The truth is over 96% of all cars tested since 2011 have gotten either 4 or 5 stars based on the experience of crash test dummies in laboratory testing. In other words, all cars’ ratings look nearly identical. When a Smart car and a Chevrolet Tahoe both get 4 stars, you know that something is wrong!

That experience strengthened our resolve to give car buyers real, on-the-road safety information!

Can you share a story about the funniest mistake you made when you were first starting? Can you tell us what lesson you learned from that?

It’s not exactly a mistake. It was a wake-up call!

I wanted to hire a marketing firm during my first few months to help with branding the ranking system. As part of the interview process, I spent time telling my story about how I had been an expert witness in automotive safety statistics for more than 100 legal cases during the past 30+ years. I explained that I worked with plaintiff attorneys, usually as a rebuttal witness, telling industry experts that they were analyzing the data incorrectly.

I was a retired University professor who had built a career teaching statistics to engineers and writing text books. I viewed my expert witness work as much same, but in these instances, instead of being in a classroom, I was in a courtroom. My motivation was pure — to educate and correct.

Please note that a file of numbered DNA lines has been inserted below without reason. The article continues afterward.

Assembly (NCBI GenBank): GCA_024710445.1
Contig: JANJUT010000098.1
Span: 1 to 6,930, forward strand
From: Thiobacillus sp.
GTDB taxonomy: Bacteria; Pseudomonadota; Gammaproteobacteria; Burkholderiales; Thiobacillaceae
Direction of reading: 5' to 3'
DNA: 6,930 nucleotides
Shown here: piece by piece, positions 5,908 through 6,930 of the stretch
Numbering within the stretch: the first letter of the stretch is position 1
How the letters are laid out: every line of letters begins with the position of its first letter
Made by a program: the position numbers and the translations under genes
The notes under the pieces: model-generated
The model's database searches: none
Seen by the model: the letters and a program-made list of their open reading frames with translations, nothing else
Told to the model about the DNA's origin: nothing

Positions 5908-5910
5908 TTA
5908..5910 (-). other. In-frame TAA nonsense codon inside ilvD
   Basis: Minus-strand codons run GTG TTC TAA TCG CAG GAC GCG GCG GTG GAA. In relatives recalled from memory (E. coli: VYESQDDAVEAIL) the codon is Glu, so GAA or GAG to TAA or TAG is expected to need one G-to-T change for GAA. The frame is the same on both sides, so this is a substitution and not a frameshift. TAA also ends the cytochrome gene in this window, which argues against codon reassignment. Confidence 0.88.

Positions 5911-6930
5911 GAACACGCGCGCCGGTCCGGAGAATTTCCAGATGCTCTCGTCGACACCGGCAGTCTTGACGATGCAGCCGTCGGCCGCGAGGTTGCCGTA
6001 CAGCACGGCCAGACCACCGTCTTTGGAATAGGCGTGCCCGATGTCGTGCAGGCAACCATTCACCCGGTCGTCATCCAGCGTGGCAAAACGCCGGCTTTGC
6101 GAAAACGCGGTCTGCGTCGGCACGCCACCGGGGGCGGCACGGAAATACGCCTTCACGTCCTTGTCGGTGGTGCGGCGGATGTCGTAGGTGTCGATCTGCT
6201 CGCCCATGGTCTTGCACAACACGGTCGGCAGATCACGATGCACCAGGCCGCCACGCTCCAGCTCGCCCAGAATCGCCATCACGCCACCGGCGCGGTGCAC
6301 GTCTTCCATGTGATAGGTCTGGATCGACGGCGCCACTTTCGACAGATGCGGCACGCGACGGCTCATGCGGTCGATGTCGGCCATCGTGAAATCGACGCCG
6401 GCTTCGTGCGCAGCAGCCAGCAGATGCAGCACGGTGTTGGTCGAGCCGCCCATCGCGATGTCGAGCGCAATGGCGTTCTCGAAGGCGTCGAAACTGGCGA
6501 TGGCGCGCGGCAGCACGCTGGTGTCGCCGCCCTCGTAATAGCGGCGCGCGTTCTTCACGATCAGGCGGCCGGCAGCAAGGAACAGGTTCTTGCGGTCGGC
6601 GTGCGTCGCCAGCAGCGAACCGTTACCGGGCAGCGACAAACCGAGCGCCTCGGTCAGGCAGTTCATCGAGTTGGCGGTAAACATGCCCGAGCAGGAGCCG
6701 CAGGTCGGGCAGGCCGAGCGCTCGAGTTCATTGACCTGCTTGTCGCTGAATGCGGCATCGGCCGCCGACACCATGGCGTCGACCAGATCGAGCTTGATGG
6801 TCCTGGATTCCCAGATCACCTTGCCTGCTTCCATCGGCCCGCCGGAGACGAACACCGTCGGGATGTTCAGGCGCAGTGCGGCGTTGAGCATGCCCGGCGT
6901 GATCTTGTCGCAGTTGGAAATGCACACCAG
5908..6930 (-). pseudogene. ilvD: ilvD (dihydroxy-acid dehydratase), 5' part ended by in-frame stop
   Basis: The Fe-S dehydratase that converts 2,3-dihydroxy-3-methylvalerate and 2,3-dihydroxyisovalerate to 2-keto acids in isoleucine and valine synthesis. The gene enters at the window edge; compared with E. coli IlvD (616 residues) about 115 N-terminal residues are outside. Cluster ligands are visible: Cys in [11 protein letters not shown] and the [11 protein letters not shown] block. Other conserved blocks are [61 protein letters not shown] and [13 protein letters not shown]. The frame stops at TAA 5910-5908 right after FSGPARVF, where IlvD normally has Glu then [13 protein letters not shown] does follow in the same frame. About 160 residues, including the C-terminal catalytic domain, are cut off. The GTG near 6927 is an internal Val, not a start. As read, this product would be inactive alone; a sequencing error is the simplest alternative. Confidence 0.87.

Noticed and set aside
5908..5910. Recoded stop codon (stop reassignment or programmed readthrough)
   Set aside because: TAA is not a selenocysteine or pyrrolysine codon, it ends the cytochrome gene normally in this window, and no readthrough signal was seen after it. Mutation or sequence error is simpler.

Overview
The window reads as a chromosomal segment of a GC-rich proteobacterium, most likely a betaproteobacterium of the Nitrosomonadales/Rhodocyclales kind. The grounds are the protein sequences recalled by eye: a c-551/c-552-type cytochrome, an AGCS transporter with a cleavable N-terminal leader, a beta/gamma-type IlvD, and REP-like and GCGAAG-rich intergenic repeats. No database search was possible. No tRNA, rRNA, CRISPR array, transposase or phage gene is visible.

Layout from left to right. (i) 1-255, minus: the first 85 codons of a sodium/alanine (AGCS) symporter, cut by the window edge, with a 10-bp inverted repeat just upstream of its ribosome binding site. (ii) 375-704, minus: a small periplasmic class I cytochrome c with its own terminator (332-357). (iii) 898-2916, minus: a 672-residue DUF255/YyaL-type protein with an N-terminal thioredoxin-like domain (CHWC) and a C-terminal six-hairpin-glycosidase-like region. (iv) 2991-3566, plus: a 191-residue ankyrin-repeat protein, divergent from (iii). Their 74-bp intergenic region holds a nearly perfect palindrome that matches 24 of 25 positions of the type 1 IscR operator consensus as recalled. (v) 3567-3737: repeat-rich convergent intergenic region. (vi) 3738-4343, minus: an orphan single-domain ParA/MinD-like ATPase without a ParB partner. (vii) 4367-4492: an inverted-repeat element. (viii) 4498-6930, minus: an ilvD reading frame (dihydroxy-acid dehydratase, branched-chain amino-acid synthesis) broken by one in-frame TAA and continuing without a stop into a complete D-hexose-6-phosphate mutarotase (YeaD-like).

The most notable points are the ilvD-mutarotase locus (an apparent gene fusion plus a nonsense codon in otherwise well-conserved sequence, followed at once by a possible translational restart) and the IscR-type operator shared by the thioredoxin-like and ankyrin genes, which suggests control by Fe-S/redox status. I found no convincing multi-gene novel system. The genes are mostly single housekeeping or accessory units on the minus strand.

Now I wanted to create a ranking system to educate consumers about the real safety of cars on the road. In other words, take my knowledge developed as an educator and expert witness and share it with everyone.

When I finished telling my story and explaining my motivation, the marketing executive remarked: “Oh, you’re the woman that Detroit hates.”

I was totally caught off guard! Really? Why would someone hate me? In thinking about this response, I had to come to grips with the fact that there will be detractors, people and companies who will not like what we are doing. Maybe “Detroit” will hate us. But our motivations are pure. Give consumers real information.